View Single Post
Old 03-22-2012, 01:36 PM   #5612 (permalink)
Master EcoModder
Join Date: Apr 2009
Location: Charlton MA, USA
Posts: 463

EVVette - '71 Chevy Corvette Coupe
Thanks: 31
Thanked 172 Times in 92 Posts
Originally Posted by AviatorBJP View Post
So what do you guys think of this IGBT and this Capacitor being used in the power section of a controller? Keep in mind that I am planning on 192 volts, and maybe, just maybe 300V.

IGBT: FZ600R12KE3 (probably overkill for me)
1200 Volts, 900 Amps
$165.35 from IGBT/MOSFET Modules :: IGBT Modules single :: FZ600R12KE3 - ----Professional solutions for Power Semiconductor

Capacitor: 944U161K801ABM (might need two?)
800 Volts, 160uF
$62.16 from Digikey. CAP FILM 160UF 800VDC SCREW - 944U161K801ABM

I can provide datasheets if you guys would like them.

Alright, Im going to chime in now.

The controller Isaac is talking about, Is my creation. It is a 1000A continuous(still being verified) controller that is built using top quality components. The capacitor is a SBE Power Ring film capacitor that is 1000uF and 600V. At 20kHz, the cap is rated to handle 500Arms all the way up to 70C, and with proper cooling, all the way to 85C. Even at 100C, its still good for about 290A.

The IGBT's are 3 hand matched Powerex CM400DU-12F 400A 600V igbt's. These modules are designed for switching frequencies to about the 20kHz range.

These 3 modules are driven by a driver board designed just for this controller. It uses a Powerex VLA-500 driver module at the heart, and is designed for each gate trace to be minimum inductance and all 3 are identical length. There are provisions for separate turn on and turn off gate resistors to adjust waveform accordingly.

The bus structure is made from 2 plates of 20awg copper that has been waterjet cut and professionally bent to have the proper offset. Between the plates is a piece of CNC cut mylar that is 0.003" thick. This has an isolation rating of about 15kV! Brass bolts and copper washers hold and space everything where it belongs.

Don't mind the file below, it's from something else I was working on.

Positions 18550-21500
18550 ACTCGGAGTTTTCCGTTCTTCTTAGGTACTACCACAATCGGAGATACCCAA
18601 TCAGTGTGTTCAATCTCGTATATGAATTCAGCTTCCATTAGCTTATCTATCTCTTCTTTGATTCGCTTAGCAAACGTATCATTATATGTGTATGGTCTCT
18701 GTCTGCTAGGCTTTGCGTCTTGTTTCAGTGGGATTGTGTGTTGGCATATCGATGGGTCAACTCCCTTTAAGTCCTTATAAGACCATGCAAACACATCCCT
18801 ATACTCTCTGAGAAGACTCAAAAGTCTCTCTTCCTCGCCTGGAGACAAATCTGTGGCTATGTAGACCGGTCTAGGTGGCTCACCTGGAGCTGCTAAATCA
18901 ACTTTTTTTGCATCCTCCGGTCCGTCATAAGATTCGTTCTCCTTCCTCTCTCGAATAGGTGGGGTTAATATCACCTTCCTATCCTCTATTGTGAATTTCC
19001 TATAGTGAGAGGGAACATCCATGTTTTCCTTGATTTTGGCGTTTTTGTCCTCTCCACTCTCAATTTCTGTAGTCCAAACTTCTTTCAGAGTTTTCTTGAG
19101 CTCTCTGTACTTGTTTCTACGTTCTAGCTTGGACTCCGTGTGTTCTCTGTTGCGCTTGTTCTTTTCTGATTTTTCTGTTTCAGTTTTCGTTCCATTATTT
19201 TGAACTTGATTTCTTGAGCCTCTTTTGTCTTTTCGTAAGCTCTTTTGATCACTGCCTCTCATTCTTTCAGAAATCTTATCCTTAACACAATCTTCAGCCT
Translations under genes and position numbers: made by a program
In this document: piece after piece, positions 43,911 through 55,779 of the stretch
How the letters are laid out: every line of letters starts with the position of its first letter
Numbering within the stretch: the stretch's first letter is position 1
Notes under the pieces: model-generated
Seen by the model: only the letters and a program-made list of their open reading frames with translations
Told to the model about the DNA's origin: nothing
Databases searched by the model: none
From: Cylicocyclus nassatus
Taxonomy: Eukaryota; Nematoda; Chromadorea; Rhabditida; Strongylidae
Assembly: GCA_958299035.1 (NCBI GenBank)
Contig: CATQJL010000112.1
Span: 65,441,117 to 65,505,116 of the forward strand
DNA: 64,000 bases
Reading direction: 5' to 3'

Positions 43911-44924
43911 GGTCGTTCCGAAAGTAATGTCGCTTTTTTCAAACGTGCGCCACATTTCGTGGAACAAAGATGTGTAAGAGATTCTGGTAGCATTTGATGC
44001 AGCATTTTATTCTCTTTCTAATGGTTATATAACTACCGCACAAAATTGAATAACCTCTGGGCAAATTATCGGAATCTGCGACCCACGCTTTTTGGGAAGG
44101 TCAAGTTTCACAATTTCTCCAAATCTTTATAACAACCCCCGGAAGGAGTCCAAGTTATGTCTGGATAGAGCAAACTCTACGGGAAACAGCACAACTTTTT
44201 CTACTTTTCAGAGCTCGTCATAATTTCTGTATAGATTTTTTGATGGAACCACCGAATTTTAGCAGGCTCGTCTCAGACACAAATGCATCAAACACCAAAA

Here is the controller during driver testing:

Untitled by AdamBrunette, on Flickr

The IGBT you picked out, like Isaac mentioned is only the switch. Ideally you should be looking for a half bridge module. This is a module with 2 switches, and each having their own body diode. These modules are common at the junction of Collector of switch 2 and Emitter of switch 1. This allows you to use the C1 terminal as your positive (B+, M+) bus, E2 as your negative (B-) bus and C2E1 terminals as your motor negative (M-).

As for current rating of modules, Its a good idea to stick to 2/3 to 3/4 od the modules current rating as your maximum current. For that module you chose, I would run it in the 400 to 450A range, not exceeding 500A.

The caps might be sufficient but will be run pretty hard. They have a rating of 73Arms @ 55C. With 2 of them, you have about 146A ripple current ability.

Minimally, you should have 25% ripple capacity for the maximum ripple generated. Which occurs around 50% duty cycle. So for a 500A controller, your looking at 125A ripple at 50% duty cycle. That means that your 146A ripple ability could in theory handle a 584A controller.

With 2 of those IGBT's, and 2 of the capacitors, it could be possible to build a controller good to 380-400V and 450A continuous if the bus structure is well planed out. If it is not, you will cause extra heat in the system and have to lower your ceiling.

Hope this helps!

__________________ - 1971 Corvette Coupe Conversion to all Electric! - Machining, CNC, Robotics and Electronics.

You can download RTD Explorer for the Cougar controllers at
  Reply With Quote
The Following 2 Users Say Thank You to adamj12b For This Useful Post:
AviatorBJP (03-23-2012), Sunny2 (07-13-2014)